By Paul A. Anthony, Editor in Chief
Congress kicked into high gear Wednesday night with a new system for passing bills into law, a highly publicized Chapel presentation, a freedom of information act and an impeachment.
After hearing from Chapel administrators, the Students’ Association got down to business with president Jeremy Smith announcing that a bill regarding recent Chapel controversy would be ready for a vote in two weeks, after members surveyed student opinion about the issue.
The bill was listed as “Bill 81-2,” signifying a change in the passage process for member-sponsored acts in Congress. Bills now go through clarifying and critical question sessions before being brought to the floor for discussion.
Rep. Reese Campbell, Ad Building, introduced the Freedom of Information Act, 81-3, which would require many student groups connected to SA to reveal budgets and finance-related documents.
“I feel that to represent the student body and to let them know what we’re doing and to close the gap between us and the student body, we need to reveal that information,” Campbell said.
Any groups receiving money through the SA budget-and therefore the student activity fee-would be required to turn over such information.
A third bill, the Free Recreation Bill, 81-4, laid down plans for free provision of the Campus Center pool tables and video games. The bill, introduced by vice president Jeremy Gordon, would allow SA to compensate Harp Vending and the Campus Center to replace the cost students currently pay.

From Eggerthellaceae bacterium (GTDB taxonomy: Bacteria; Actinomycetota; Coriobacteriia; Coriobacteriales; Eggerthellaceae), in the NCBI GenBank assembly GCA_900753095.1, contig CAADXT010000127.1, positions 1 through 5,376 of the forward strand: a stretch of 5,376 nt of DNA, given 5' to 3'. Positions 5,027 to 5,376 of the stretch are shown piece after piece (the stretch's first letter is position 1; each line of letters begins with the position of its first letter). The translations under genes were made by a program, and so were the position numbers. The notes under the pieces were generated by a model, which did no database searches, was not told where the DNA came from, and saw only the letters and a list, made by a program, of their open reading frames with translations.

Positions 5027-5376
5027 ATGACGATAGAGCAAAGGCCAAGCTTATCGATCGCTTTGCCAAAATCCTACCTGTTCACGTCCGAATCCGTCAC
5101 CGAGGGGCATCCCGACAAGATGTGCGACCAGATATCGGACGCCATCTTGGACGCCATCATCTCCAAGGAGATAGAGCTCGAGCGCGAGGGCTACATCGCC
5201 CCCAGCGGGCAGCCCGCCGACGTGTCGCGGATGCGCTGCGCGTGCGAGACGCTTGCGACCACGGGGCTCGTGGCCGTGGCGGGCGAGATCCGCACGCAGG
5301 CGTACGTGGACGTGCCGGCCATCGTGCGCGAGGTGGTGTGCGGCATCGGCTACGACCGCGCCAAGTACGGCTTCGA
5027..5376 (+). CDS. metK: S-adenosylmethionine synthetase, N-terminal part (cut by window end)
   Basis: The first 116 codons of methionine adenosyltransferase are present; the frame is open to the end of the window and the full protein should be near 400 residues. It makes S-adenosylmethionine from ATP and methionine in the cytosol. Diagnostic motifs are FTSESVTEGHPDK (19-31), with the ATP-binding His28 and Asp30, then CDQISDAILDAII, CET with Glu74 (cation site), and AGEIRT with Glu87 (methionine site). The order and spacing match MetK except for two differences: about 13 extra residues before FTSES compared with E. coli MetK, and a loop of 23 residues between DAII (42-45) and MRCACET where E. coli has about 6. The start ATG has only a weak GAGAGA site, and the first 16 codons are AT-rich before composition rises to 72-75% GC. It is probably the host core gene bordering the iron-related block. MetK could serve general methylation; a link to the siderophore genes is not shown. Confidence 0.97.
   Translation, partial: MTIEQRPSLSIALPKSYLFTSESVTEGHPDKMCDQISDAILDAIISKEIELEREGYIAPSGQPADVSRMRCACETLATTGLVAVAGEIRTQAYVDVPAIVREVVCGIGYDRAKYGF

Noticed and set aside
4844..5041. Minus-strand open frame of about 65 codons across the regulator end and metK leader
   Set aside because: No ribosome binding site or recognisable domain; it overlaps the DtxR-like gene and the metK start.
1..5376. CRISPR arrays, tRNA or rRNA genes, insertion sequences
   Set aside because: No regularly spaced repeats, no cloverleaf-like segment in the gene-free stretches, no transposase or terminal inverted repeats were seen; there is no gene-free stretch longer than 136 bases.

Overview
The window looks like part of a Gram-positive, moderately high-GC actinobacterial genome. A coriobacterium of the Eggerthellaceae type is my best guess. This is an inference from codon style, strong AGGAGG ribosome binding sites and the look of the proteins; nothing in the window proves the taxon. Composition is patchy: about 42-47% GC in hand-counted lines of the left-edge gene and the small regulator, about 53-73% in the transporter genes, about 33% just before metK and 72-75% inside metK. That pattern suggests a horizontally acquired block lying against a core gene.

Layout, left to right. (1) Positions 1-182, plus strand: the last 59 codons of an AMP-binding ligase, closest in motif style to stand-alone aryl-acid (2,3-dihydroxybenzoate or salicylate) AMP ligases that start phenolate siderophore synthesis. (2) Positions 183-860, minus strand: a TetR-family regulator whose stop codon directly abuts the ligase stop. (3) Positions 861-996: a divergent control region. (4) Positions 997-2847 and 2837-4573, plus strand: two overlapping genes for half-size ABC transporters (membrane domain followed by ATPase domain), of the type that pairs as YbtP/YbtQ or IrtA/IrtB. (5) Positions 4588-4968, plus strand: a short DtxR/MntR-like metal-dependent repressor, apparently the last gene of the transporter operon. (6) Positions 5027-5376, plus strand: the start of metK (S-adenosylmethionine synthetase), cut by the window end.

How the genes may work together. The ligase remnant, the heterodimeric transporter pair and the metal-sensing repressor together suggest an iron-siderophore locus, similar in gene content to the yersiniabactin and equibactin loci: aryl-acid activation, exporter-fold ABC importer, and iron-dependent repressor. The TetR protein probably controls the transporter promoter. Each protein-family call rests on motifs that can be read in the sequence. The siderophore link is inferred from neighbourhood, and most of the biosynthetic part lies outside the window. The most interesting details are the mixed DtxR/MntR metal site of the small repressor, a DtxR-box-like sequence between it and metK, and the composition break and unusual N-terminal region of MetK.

During the 10-minute session where members may ask critical questions without response or debate, several questioned the price tag involved and whether students actually spend the $1,300 per month on pool and video games stated in the bill.
“If we’re going to make research-based decisions, we actually need to do some research and see if it will be worth it to spend $2,300,” said Sen. Erin Baldwin, junior class. The $2,300 would cover the rest of this semester.
Gordon admitted he had not yet talked to any students about the bill but said he had seen the Campus Center income spreadsheet to ascertain how much the recreation center made from the activities.
Congress then called a closed-door meeting to discuss impeaching vice president Bryce Doty, sophomore class, for exceeding his allowed number of absences. In an ironic twist, not enough members were present to create even the two-thirds majority necessary for removal from the body.
The following grants were made through the Appropriations Committee:
* $62.16 to Heather Wright, senior biology major from Boulder, Colo., and Rep. Melissa Weaver, Foster Science, from the Student Request Fund.
* $81.46 to the Sonrise Devo from the Student Service Request Fund.
* $500 to the Constituent Relations Committee from the Advocacy Requst Fund.
* $3,000 to Jocelyn Reese for projectors for her theater production, $2,000 of which came from the Student Request Fund, with the rest from Advocacy.
The Student Request Fund has $5,437.84 remaining; Advocacy has $4,500 left and $2,418.54 remains in Student Service.